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After the OD: County Looks at Hiring Post-Naloxone Case Manager

There’s no question naloxone works well to keep people from dying after they’ve overdosed on opioid drugs.

But both emergency responders and those who are addicted also know there’s no guarantee naloxone will be there the next time the patient overdoses – and there will be a next time for many.

Knoxville Health Department Director Dr. Martha Buchanan is among those intent on finding a way to intervene after an overdose call. A naloxone collaborative of local emergency response agencies and advocates are tracking how often the overdose antidote is dispensed, but the group’s still looking for a way to engage patients after the emergency.

“There’s no wraparound for those folks,” Buchanan said. “There’s no followup being done other than through the hospitals, and the hospitals have limited capacity.”

Not only that, but people who overdose and regain consciousness after naloxone can – and do – refuse to go to the hospital.

Intervention if wanted

Buchanan has studied some other communities’ successes using a dedicated caseworker who responds to people after the overdose crisis, assessing other needs (such as chronic health issues, birth control or testing for HIV and hepatitis C) and helping those who want it find detox or treatment resources.

“They basically take over the case management of this individual, if the individual is willing,” she told the Knox County Board of Health at a meeting earlier this week.

Initially, the county would hire a single case manager to work daytime hours, said Buchanan. The position isn’t in the health department’s proposed budget for the next fiscal year, but she said grants may be available.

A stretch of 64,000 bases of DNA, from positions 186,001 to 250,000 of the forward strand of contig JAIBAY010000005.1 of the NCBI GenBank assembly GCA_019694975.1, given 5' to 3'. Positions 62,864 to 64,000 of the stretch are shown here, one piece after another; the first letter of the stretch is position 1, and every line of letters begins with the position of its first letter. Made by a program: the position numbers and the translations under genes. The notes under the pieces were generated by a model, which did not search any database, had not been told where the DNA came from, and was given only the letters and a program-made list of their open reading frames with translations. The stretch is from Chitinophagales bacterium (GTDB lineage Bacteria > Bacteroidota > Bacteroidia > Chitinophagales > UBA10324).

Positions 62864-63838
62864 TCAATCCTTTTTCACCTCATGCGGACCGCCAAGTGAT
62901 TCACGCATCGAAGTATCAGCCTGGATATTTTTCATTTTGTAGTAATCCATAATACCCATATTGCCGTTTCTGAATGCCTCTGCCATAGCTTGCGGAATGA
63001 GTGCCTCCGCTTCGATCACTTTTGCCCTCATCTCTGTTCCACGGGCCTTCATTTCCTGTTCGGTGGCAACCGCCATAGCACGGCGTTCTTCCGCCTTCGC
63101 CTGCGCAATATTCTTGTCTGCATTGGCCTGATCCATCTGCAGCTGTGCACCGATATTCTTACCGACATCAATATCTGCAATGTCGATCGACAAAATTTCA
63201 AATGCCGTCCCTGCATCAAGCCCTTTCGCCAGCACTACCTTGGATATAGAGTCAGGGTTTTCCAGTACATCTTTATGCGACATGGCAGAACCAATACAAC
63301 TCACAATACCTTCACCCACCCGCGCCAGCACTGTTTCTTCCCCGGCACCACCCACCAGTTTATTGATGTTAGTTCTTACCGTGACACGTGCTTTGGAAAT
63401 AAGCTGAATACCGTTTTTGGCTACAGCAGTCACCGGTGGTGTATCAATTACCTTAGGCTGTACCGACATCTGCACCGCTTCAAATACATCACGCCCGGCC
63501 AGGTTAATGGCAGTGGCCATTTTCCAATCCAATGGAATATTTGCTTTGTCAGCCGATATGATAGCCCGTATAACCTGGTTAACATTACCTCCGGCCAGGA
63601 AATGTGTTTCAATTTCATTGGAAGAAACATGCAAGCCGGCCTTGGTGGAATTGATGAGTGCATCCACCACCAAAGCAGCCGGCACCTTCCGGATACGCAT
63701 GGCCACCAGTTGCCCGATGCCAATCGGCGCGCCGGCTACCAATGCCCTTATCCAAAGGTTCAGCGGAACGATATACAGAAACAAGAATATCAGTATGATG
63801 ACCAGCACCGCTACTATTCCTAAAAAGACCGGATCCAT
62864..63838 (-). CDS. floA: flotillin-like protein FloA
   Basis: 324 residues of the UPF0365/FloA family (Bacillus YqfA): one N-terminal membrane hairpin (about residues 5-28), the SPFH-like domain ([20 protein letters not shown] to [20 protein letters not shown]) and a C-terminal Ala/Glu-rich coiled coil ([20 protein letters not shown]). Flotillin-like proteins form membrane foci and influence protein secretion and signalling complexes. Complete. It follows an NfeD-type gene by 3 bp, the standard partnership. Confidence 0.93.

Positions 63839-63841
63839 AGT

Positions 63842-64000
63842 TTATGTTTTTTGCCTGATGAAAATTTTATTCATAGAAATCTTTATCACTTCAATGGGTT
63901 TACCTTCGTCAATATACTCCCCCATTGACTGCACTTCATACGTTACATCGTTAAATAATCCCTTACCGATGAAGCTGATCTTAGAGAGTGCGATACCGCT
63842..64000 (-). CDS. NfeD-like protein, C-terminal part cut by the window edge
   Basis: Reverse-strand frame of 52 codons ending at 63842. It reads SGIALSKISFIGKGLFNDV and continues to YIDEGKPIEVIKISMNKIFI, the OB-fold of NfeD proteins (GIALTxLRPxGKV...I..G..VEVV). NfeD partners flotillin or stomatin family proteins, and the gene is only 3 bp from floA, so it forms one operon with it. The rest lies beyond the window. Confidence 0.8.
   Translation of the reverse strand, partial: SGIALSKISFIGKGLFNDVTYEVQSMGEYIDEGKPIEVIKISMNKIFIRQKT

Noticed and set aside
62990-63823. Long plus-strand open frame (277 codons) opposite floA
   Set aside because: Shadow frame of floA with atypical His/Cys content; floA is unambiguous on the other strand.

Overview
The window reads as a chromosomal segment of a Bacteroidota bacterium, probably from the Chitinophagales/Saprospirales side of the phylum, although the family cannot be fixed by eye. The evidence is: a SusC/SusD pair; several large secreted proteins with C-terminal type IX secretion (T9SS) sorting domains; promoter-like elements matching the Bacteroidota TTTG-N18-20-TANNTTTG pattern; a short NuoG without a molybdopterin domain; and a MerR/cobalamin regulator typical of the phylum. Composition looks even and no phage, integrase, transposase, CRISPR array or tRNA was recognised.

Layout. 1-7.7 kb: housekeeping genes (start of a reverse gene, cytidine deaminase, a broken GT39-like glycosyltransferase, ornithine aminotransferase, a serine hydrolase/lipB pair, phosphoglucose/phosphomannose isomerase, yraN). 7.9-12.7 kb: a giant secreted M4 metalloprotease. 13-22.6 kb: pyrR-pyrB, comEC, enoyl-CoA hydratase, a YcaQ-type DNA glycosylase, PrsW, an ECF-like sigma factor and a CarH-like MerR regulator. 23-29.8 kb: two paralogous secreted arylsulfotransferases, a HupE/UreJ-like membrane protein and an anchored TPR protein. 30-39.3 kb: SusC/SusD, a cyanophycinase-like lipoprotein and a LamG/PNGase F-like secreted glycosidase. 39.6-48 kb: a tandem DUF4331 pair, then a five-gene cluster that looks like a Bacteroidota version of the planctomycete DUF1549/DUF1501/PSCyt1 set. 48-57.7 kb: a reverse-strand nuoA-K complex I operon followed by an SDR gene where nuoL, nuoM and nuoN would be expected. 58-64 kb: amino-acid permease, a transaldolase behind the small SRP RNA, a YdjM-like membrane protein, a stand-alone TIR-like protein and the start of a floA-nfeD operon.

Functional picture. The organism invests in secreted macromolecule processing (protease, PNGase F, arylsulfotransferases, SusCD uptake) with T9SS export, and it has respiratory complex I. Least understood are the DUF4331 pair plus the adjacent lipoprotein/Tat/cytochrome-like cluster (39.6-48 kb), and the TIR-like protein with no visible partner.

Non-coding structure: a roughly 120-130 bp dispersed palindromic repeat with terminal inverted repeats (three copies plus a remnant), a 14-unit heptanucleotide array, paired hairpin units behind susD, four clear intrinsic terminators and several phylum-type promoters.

County Mayor Tim Burchett said he supports trying the program and will fund the position.

“Behavioral health and drug addiction are two problems we must address in our community,” Burchett said.

“Across our country, the opioid epidemic is shattering families, taking lives and costing taxpayers more and more money. In Knox County, we’re taking steps to address these issues, and this is one of those steps.”

Both said there will be preset benchmarks to measure the program’s success.

“If the pilot program doesn’t work, if we don’t see any significant change (in the numbers of overdose deaths or calls), we won’t keep funding it,” Buchanan said.

But if it does, she expects it to go to 24 hours, with multiple caseworkers. Although she’s not sure yet what the Knox County position might cost, similar positions nationally pay an average of $35,000-$40,000 annually.

She’s currently talking to other area providers, such as Helen Ross McNabb Center and Cherokee Health, to see how this program could work with them.

Buchanan would like to see the program up and running by year’s end – sooner, if possible.

“We all know access to (addiction) treatment is a limited resource,” she said. “But if I wait until we have enough treatment beds or enough treatment facilities, we’ll never do this. I just really feel like it’s the right thing to do, to step up and do more to address overdoses in our community.”

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